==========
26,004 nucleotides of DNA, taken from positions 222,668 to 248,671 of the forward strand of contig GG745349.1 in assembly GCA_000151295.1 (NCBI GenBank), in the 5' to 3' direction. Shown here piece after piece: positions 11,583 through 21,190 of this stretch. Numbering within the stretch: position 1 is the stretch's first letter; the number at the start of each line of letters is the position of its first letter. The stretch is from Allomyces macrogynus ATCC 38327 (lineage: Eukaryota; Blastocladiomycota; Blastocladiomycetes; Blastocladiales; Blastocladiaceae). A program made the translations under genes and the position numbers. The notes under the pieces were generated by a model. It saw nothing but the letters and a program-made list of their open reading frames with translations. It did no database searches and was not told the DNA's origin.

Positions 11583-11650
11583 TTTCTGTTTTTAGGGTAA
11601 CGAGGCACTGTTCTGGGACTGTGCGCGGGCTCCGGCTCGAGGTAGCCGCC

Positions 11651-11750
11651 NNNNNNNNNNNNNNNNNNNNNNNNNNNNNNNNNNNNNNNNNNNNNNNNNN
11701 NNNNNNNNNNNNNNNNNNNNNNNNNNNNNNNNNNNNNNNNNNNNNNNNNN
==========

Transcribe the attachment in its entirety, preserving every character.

26,004 nucleotides of DNA, taken from positions 222,668 to 248,671 of the forward strand of contig GG745349.1 in assembly GCA_000151295.1 (NCBI GenBank), in the 5' to 3' direction. Shown here piece after piece: positions 11,583 through 21,190 of this stretch. Numbering within the stretch: position 1 is the stretch's first letter; the number at the start of each line of letters is the position of its first letter. The stretch is from Allomyces macrogynus ATCC 38327 (lineage: Eukaryota; Blastocladiomycota; Blastocladiomycetes; Blastocladiales; Blastocladiaceae). A program made the translations under genes and the position numbers. The notes under the pieces were generated by a model. It saw nothing but the letters and a program-made list of their open reading frames with translations. It did no database searches and was not told the DNA's origin.

Positions 11583-11650
11583 TTTCTGTTTTTAGGGTAA
11601 CGAGGCACTGTTCTGGGACTGTGCGCGGGCTCCGGCTCGAGGTAGCCGCC

Positions 11651-11750
11651 NNNNNNNNNNNNNNNNNNNNNNNNNNNNNNNNNNNNNNNNNNNNNNNNNN
11701 NNNNNNNNNNNNNNNNNNNNNNNNNNNNNNNNNNNNNNNNNNNNNNNNNN